Most Common Money Mistakes Couples Make During Divorce (And How To Avoid Them)

Most couples recognize that divorce is an emotionally trying process, full of complexities and potential pitfalls. Yet many underestimate the financial devastation that it can cause. True, most couples come out of divorce with a settlement, and some can recover from any damage that was done. There are others, however, that may struggle to find their footing again. Often, this can be prevented by understanding and avoiding the most common money mistakes made during divorce. Know what they are, and how you can effectively prepare for them.

Failing to See the “Bigger Picture”

Grief is a normal part of divorce, and to be expected, but you also have to see the bigger picture. Divorce is not just a severing of your marital union and relationship; it is also a business transaction, a division of property and assets. Though looking at it this way can seem cold, it can help you avoid the common arguments that couples get into – often out of vengefulness – during the process. It can remind you that the financial aspect of it is not meant to be personal.

Not Getting Joint Debts Out of the Way

More than likely, you and your spouse share at least one joint debt. Maybe it is the mortgage, the car, or a joint credit card. Whatever it is, work on paying it down or completely eliminate it now, before the divorce happens. Though it may be split in divorce, requiring you and your soon-to-be ex-spouse to both make contributions to the balance, it can also be a major point of risk. Take, for example, a joint credit card account. If you transfer it over to your name but your ex-spouse is supposed to help pay down the balance and then stops paying, you may be stuck with their portion of the payments. Alternatively, if your ex-spouse keeps the card open and fails to pay, your credit will be negatively impacted.

Continuing to Live on More Than Your Own Income

If you still have access to your spouse’s assets, it can be tempting to continue dipping in to fund your weekly visits to the nail salon, pay the bills, or make important purchases. Unfortunately, giving into this temptation can put you on a difficult path. Rather than learning how to live within your new means, you are letting the extra fall onto your spouse. That will no longer be available to you once the divorce happens. So, as difficult as it seems, start living within your divorced, single-again budget now.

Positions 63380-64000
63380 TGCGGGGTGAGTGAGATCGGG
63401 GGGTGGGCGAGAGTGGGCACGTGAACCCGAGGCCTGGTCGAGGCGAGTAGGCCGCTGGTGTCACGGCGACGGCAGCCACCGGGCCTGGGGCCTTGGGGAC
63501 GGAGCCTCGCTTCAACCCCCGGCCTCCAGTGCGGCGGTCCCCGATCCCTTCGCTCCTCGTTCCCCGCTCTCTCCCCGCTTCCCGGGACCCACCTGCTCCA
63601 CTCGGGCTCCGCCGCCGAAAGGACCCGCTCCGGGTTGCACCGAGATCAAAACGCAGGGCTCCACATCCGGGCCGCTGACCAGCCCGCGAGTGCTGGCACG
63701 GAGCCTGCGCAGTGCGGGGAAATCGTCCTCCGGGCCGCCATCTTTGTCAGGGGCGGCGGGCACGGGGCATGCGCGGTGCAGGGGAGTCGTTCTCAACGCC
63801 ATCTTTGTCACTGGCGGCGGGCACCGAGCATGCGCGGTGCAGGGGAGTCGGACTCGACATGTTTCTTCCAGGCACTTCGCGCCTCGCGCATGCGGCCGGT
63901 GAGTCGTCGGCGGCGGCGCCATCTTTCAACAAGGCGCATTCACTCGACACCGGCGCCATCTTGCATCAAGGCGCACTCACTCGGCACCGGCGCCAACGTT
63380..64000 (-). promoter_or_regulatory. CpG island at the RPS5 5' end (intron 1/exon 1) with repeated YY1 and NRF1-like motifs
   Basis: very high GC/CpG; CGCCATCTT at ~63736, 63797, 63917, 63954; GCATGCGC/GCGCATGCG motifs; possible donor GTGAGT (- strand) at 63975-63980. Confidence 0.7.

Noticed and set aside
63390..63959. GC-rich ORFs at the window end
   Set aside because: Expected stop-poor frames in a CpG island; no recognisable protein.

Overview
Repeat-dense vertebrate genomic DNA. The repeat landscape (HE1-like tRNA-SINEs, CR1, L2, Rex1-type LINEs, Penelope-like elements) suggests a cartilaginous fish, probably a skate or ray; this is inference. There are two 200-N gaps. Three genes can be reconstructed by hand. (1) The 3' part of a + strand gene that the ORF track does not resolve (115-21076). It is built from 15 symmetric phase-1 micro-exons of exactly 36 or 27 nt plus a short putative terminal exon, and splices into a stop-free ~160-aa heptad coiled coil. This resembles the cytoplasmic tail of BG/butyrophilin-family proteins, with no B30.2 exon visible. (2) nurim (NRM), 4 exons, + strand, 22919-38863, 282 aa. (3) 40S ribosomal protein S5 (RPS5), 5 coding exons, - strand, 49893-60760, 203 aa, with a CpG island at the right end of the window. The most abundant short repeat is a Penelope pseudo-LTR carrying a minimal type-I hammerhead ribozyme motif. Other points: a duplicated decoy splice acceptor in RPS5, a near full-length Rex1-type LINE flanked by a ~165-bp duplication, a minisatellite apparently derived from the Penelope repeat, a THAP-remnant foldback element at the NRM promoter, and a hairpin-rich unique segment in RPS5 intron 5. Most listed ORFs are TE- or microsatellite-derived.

Our Divorce Lawyers Help You Plan for the Future

One of the smartest financial moves you can make during a divorce is to ensure you hire an experienced attorney. It might seem counterproductive, especially since you will be tacking on attorney’s fees, but it can save you a lot of time and money in the long run. For example, a mistake on your divorce settlement could cost you well over what you would have paid for an attorney. To add to that, you would then have to go back to court to fix the problem, which can often be more expensive than the original divorce itself. The only thing worse is when you make a mistake that does irreversible damage – and that can and does happen, a lot more often than you think.

At Sullivan Taylor, Gumina & Palmer, P.C., we protect your financial future, and your best interest in divorce. Skilled and committed, our Naperville divorce attorneys will listen to your concerns, answer all of your questions, and provide candid answers to ensure you know what to expect, and how the decisions you make will impact your future. Schedule your initial consultation with us today to learn more. Call 630-665-7676.

Source:

http://www.usatoday.com/story/money/personalfinance/2015/03/07/adviceiq-divorce-finances/24536371/